It's easy to gripe about the way government works.
Finding fault with elected officials is virtually a pastime for many residents of the 49th state. To hear some people talk, you might think folks are fed up with business as usual. You might imagine a crowd is itching to shoulder the challenge in Juneau and put Alaska's ship of state back on course.
With a bit more than a week to go before the filing deadline, most incumbents in the Interior's legislative delegation face no competition. The exceptions to the rule are in the outlying areas. So far, Rep. Carl Morgan, R-Aniak, has a free ride in the GOP primary for House District 36, but he faces a Democratic opponent, Michael Peters, of Marshal, in the general election next fall.
At this point, from across the Interior all the way out into Prince William Sound, the state Division of Elections lists but one contested primary: Rep. John Harris, a Valdez Republican, is being challenged by Brian Wisner. The victor of that GOP primary in House District 35 has, at present, no opposition in the general election.
Elected officials often challenge their critics to suggest solutions, rather than simply complain. In that vein, citizens dissatisfied with the way government is conducted are not likely to see improvement when so few are willing to make a stab at changing the faces in charge.
Some folks are going to say it costs too much to win office these days. Some folks are going to say the incumbents have it all but locked up, protected by districts crafted to ensure the opposition never has a chance. Others are simply too busy to think about politics right now, preoccupied as they may be with plans for the season's first fishing trip down to the Mat-Su valley or Chitina.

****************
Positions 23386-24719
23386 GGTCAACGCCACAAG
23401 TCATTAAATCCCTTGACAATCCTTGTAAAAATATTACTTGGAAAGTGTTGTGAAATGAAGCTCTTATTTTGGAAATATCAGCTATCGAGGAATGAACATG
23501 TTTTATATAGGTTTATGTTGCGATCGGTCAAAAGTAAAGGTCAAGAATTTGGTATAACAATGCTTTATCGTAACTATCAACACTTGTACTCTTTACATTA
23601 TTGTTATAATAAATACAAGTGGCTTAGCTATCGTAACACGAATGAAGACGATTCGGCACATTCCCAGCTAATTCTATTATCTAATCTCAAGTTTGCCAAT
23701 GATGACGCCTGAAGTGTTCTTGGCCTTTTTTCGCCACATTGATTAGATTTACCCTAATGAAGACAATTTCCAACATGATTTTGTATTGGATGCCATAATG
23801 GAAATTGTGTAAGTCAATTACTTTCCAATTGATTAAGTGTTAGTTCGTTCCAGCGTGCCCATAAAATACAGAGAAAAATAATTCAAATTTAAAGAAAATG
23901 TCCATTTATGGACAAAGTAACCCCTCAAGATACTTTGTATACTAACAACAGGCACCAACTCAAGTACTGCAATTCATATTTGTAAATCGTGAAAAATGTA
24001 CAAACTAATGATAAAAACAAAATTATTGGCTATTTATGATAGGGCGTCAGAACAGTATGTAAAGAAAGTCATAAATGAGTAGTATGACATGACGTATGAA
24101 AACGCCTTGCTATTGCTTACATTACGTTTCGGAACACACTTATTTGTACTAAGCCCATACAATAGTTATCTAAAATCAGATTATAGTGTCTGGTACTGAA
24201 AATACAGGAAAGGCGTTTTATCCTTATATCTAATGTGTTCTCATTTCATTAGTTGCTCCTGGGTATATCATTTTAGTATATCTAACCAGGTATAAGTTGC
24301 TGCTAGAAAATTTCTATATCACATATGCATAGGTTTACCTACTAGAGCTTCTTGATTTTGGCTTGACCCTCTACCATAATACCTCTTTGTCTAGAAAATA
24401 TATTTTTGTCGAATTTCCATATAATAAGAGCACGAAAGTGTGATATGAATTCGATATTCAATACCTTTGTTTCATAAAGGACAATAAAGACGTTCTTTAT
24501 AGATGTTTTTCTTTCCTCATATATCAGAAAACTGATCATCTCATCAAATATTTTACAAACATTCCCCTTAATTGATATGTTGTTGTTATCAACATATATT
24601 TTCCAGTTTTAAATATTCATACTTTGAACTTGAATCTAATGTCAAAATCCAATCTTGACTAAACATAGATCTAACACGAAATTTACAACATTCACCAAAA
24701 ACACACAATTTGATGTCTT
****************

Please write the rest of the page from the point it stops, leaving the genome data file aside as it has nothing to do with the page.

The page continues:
Keep the excuses in mind next August and November, when it's a darn shame so few decent choices are on the ballot. Come January when your blood pressure begins rising with each new story out of Juneau, take a deep breath and remind yourself of all those good reasons why you, your neighbor and that guy talking a lot of sense at the shop the other day never lifted a finger to make a difference when it might have counted.
As of Monday morning, even the open seat created by House District 33 Rep. Gene Therriault's bid to replace Mike Miller in the state Senate had but a single taker. GOP nomination seeker Hugh Fate, the lone candidate entered in District 33, may lack the clout that goes with incumbency, but he's willing to stand up and offer his name for public service, which is more than anyone else can claim in the district.
Government is only as wise as the men and women who participate in its decision-making councils. Look in the mirror and ask yourself, could I make a difference in the capitol?
If the answer is yes, please stop by the state building before 5 p.m. on June 1 and fill out the paperwork at the Division of Elections to run for office.
The way Interior political races are shaping up, anyone named on the ballot stands a fair chance of winning by default. --
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